Prepared by Anna Kamushadze
Monday, February 11
“Is Abramovich going to buy Patarkatsishvili’s wealth?”
With business tycoon Badri Patarkatsishvili wanted in Georgia on conspiracy charges, Akhali Taoba writes, his property within the country is in limbo.
Prosecutors have frozen his assets in the country, as well as assets belonging to some of his Georgian business associates.
Russian news agency Interfax, the newspaper relays, reports that Russian oligarch Roman Abramovich is going to buy Patarkatsishvili’s property in Georgia after a deal was struck between the two billionaires.
“Bagapsh forces Russian passports on Georgians in Abkhazia”
Spring is drawing near and de facto Abkhaz president Sergey Bagapsh is growing nervous, Akhali Taoba writes.
The newspaper incorrectly claims that, in an angry meeting with his cabinet, Bagapsh demanded that Russian passports be forced on ethnic Georgians on Abkhaz-controlled territory.
Georgians are refusing the Russian passports, the newspaper adds, bringing a number of problems upon themselves in consequence.
Continuing with its almost entirely fictionalized report, the newspaper claims that Bagapsh threatened to fire his ministers if they cannot make the Georgian population of Abkhazia take Russian passports. Tbilisi officials say they will complain to international organizations, the newspaper concludes.
According to representatives of the separatist regime, Bagapsh ordered his ministers to distribute Abkhazian passports to Abkhaz residents of the breakaway territory.
“Tbilisi State University split in two”
Tbilisi State University celebrated its 90th anniversary on February 8, Sakartvelos Respublika reports, but not everyone was jovial.
University rector Gia Khubua led faculty in decorating the university, followed by church services in Sameba cathedral.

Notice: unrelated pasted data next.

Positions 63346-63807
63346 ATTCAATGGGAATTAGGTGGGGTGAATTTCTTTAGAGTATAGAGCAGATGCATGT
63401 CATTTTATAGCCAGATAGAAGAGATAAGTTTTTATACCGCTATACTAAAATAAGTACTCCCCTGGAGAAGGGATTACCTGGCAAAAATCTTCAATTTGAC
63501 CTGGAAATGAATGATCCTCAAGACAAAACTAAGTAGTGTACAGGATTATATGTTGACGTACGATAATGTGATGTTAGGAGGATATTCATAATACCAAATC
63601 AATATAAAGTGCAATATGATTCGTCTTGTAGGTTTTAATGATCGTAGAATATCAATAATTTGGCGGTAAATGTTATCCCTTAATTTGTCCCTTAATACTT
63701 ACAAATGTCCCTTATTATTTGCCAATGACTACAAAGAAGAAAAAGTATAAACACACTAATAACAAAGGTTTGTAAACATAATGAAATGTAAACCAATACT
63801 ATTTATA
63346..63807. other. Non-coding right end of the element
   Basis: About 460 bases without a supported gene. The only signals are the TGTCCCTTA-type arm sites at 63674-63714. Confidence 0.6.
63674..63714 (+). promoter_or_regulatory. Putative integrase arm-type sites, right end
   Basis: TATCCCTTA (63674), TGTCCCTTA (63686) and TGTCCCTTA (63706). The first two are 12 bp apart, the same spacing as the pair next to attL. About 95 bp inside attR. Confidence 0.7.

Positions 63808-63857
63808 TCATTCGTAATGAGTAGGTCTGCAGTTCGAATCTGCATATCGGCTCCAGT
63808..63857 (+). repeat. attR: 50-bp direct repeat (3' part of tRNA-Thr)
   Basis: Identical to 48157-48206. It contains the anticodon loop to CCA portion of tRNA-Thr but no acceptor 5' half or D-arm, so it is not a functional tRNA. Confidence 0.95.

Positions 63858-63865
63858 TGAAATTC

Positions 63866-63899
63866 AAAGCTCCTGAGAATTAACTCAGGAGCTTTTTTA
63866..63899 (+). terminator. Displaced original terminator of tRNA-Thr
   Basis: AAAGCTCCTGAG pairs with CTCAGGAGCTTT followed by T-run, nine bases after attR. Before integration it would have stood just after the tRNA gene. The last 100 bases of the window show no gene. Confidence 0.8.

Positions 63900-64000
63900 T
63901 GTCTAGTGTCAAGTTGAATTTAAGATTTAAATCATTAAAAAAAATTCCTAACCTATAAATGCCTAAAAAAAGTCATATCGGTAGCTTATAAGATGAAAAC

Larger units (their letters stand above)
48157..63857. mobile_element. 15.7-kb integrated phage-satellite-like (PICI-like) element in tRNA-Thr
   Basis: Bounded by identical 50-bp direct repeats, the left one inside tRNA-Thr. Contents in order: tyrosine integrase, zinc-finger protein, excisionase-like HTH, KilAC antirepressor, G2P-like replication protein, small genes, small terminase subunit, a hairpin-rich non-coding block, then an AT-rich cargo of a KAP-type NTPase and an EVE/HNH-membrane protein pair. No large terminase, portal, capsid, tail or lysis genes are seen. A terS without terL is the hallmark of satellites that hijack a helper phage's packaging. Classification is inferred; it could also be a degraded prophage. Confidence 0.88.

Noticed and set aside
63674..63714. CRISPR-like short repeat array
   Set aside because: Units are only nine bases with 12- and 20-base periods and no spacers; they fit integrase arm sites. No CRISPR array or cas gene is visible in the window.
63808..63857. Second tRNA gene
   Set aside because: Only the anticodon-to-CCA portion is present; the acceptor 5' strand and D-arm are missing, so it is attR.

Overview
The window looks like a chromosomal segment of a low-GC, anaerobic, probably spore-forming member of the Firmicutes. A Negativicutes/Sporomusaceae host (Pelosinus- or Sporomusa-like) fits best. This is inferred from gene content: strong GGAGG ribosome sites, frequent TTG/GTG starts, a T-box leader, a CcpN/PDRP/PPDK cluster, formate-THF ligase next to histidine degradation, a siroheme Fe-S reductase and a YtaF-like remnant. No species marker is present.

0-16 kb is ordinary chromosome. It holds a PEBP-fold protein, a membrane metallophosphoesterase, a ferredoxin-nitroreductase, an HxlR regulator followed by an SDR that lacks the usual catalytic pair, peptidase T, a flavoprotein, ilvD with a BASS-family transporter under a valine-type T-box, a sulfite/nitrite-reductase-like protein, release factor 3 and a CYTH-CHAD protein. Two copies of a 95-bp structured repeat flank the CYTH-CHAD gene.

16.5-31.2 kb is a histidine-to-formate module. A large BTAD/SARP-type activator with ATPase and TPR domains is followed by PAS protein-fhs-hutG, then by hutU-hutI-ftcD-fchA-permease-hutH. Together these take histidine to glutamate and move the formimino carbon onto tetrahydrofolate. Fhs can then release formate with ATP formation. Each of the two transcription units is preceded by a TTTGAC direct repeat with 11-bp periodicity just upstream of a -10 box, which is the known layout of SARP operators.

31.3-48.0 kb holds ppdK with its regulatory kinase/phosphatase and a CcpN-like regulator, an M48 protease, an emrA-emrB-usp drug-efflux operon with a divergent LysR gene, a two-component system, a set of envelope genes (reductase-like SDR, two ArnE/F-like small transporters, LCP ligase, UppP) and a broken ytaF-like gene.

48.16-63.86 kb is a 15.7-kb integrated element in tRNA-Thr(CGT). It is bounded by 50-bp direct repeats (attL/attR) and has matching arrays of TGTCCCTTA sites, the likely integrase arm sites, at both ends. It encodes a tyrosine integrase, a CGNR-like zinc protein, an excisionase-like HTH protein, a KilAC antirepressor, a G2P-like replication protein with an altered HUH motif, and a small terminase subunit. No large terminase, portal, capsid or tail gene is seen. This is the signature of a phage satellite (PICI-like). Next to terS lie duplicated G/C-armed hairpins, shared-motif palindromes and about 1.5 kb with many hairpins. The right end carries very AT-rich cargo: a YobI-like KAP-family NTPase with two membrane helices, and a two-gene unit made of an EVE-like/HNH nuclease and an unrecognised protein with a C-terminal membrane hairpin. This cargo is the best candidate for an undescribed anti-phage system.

Meanwhile an opposition protest was held on the university’s campus the same day, to decry the alleged privatization of portions of the university. Khubua has denied that any university buildings are to be sold.
Jondi Baghaturia, the leader of oppositional Kartuli Dasi, told the newspaper they will fight to maintain the state university in its current form.
“The government denies that some of the university buildings have been sold off, but we must not forget that there was the same situation with the Sports Academy,” he said.
“Kokoiti warned me to change my place”
Residents of the de facto South Ossetian secessionist capital of Tskhinvali are speaking openly about “Kokoity’s clan” and “Kokoity’s parliament,” according to Sakartvelos Respublika.
The newspaper claims Tskhinvali residents are voicing complaints about the nepotism of de facto South Ossetian president Eduard Kokoity.
As an illustration of the breakaway region’s clannish structure, the newspaper points to Vazha Kokoev, who the paper says is a recently-arrested relative of Kokoity.
Tskhinvali was shocked, the newspaper claims, by the sight of Kokoev, a high-ranking defense ministry official, being escorted out of a government building in handcuffs.
“Edika [Eduard Kokoity] warned me to leave my post,” he reportedly told bystanders. According to the newspaper, Kokoev had embezzled funds.